Whatever God has for you, it’s a plan you will want and love, not hate.
And it should be known that we cannot steer a ship at the same time as God. Ultimately it will be chaos and we will get nowhere.
God should be steering; we should be obedient. It’s not our way, right now, or the highway. It’s God’s way, in His timing, and it’s a sure promise.
And remember, 1 Corinthians 10:12 says, “If you think you are standing strong, be careful not to fall.”
Our wants, needs, and desires come first. God comes second.
This is a big one. We are all guilty of this at some point in our lives, but others live by this. To them, God is not the most important. Sure, we should love God and go to church, but I have other things to do and He just doesn’t fit in my schedule. Sound familiar?
Matthew 6:33 instructs us to seek first the kingdom of God. And when we do, everything we need will be provided for us.
We are commanded to love the Lord our God with all our hearts, and do everything unto Him. 1 Corinthians 10:31 says, “Therefore, whether you eat or drink, or whatever you do, do everything for the glory of God.”
How can we have our way, and still follow scripture? The answer is we can’t.
These are just the main differences between our current culture’s views on Christianity, and what the Bible actually says.
And we’re all faced with a choice: serve the Lord, or fall in line with men.
“Now therefore fear the Lord and serve him in sincerity and in faithfulness. Put away the gods that your fathers served beyond the River and in Egypt, and serve the Lord. And if it is evil in your eyes to serve the Lord, choose this day whom you will serve…” (Joshua 24:14-15)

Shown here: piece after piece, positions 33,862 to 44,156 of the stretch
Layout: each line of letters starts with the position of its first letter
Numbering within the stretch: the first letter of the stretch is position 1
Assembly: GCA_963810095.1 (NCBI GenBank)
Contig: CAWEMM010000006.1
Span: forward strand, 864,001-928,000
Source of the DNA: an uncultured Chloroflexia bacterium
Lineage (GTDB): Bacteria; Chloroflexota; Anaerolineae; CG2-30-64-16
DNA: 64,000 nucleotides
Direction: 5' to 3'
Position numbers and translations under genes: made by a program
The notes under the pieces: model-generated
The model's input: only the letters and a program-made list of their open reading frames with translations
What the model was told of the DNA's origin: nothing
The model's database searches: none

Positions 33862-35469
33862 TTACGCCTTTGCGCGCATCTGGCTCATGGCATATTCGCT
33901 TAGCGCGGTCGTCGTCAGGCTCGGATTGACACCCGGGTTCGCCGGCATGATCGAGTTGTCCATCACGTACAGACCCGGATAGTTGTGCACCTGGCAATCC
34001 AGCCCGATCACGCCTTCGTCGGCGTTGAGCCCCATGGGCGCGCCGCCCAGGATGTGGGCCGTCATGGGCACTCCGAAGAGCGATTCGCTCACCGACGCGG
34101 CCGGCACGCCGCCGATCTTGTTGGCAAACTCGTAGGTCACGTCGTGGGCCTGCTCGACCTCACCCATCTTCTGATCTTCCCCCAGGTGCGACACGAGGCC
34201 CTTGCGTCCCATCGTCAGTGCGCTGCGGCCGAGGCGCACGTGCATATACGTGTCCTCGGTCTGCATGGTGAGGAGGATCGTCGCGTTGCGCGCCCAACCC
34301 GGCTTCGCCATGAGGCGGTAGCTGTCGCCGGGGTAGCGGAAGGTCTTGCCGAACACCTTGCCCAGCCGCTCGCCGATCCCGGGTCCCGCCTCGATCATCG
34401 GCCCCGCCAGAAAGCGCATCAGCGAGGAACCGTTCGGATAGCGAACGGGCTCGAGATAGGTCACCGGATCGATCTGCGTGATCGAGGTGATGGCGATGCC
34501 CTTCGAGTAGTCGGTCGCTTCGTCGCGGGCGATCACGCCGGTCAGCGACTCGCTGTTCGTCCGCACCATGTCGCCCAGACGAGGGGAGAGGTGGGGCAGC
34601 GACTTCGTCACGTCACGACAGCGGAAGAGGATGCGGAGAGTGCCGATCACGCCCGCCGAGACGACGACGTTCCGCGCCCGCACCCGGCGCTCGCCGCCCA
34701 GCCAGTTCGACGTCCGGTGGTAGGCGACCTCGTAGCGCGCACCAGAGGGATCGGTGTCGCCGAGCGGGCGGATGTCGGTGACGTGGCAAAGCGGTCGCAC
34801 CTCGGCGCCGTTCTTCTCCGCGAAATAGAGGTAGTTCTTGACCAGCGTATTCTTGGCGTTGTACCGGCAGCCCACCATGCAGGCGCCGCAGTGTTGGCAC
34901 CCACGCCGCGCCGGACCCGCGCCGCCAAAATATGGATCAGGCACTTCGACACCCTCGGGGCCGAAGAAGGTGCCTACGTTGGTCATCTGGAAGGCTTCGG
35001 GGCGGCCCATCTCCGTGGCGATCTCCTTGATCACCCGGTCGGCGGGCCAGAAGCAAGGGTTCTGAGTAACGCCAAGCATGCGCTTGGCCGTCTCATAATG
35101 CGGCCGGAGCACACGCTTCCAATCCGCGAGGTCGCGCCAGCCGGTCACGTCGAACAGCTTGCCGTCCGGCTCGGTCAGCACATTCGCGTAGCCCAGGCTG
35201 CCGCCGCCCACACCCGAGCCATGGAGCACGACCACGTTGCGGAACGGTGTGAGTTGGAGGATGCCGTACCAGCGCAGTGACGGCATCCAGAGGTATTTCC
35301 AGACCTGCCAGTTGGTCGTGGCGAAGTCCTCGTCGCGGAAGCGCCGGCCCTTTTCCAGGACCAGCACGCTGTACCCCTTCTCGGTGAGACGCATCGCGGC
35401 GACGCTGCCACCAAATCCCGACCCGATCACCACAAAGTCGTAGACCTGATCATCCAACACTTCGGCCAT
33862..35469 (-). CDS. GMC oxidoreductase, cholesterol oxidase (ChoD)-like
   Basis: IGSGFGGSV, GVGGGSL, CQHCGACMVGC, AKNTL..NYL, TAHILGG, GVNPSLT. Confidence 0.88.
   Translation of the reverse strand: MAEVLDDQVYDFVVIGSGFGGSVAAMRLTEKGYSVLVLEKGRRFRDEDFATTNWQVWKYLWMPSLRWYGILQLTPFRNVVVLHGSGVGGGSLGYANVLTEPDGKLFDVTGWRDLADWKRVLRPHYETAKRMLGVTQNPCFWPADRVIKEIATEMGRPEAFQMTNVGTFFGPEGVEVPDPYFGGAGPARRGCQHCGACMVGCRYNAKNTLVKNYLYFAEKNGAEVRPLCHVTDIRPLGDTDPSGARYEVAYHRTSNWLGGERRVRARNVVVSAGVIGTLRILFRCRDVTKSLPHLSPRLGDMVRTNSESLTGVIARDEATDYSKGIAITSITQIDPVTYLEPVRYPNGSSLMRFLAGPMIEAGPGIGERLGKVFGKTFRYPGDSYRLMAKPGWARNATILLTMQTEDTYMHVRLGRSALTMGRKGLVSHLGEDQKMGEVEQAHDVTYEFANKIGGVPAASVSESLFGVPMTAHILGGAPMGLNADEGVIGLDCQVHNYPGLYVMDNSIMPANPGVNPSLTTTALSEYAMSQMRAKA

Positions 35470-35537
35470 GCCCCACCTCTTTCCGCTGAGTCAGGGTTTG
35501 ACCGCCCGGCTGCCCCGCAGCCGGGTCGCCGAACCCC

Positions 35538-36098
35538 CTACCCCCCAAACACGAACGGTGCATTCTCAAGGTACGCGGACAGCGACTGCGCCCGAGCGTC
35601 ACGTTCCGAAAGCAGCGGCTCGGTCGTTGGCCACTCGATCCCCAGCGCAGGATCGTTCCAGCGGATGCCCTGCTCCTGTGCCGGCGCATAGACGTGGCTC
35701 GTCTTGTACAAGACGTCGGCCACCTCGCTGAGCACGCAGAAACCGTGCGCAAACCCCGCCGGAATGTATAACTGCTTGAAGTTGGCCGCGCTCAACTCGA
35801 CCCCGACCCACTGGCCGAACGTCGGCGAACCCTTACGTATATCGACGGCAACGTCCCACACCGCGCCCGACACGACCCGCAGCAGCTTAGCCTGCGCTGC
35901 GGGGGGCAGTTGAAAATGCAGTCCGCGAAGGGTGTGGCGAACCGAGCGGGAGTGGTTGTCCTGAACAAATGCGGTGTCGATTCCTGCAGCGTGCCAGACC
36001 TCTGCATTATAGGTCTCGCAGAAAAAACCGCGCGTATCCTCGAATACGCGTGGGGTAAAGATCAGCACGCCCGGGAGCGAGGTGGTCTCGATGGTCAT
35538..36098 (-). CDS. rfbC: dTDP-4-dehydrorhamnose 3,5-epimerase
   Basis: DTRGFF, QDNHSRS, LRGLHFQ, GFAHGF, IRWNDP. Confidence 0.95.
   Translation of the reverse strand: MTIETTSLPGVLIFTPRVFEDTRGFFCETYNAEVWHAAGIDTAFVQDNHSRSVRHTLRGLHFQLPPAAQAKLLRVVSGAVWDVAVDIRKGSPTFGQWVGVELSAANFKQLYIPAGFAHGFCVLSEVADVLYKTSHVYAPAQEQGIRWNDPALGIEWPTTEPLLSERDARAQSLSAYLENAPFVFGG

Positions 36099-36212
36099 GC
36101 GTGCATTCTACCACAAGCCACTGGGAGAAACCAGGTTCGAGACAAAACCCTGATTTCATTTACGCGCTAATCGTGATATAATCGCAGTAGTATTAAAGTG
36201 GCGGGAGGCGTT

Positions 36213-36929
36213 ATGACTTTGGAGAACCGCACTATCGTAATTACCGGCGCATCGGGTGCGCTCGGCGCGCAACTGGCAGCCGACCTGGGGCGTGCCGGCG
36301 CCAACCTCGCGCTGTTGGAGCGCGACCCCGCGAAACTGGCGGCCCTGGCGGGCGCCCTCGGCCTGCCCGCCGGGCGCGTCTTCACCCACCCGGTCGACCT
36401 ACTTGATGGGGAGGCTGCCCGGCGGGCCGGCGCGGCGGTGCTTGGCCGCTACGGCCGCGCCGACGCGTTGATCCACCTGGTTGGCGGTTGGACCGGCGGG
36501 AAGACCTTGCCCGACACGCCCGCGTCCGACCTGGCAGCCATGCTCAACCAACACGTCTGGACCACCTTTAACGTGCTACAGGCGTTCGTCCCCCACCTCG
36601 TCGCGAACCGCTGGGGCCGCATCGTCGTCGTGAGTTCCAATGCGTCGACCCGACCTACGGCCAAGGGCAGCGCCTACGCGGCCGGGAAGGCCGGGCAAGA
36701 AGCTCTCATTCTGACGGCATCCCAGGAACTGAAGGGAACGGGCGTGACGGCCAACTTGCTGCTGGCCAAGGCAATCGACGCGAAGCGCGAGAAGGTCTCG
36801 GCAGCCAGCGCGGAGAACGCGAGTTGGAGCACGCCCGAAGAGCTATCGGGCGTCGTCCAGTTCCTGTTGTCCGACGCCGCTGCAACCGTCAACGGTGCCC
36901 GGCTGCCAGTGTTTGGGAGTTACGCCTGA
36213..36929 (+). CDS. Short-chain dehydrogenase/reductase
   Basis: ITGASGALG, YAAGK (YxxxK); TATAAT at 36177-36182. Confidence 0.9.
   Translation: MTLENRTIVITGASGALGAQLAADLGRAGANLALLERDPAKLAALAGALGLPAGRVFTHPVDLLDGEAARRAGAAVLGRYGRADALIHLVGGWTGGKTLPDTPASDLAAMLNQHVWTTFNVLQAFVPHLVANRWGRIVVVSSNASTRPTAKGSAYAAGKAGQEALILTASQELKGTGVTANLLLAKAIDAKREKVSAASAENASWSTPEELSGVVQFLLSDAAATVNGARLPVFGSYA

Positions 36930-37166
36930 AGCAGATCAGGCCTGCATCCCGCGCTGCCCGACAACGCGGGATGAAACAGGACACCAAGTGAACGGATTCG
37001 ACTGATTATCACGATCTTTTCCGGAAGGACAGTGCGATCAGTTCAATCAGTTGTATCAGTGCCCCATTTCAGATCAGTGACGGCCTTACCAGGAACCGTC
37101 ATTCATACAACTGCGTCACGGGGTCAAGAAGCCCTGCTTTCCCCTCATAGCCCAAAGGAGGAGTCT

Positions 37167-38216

Who will you serve?
Christians, we can no longer be lukewarm, back-and-forth, one-foot-in-one-foot-out Christians. We must be firmly planted in the Word of God, rooted in it, and walking in it. We can no longer compromise or adhere to a cultural standard that is contrary to His Word. We must decide.
Today I urge you to ask yourself: have I been compromising my faith? Then, choose this day whom you will serve.
What do you think? Are Christians compromising their faith? Or are we simply adapting to fit in and remain relevant in our culture? Is this wrong?
Comment your thoughts below and share with your friends to see their thoughts!
Maddisen Sauls is the smile and voice behind the Everyday Joy blog as well as the author of the Word of the Week posts and the editor of by leaps and bounds. Throughout her life, Maddisen has worked as a reporter for small town newspapers, a School Age and Preschool teacher, and has acquired her ministerial license.
An avid book reader and lover of the written word, Maddisen is passionate about using her favorite medium to reach the lost and the hurting, and to offer encouragement and hope to those struggling through life.
Following her battle with depression, Maddisen has made it her mission to help other people through this journey and to bring joy to the lives of the people around her.
You can find Maddisen on Instagram @maddisen.paige
1 comments on “Are Christians Compromising Their Faith?”
This is so good and so very true! Love it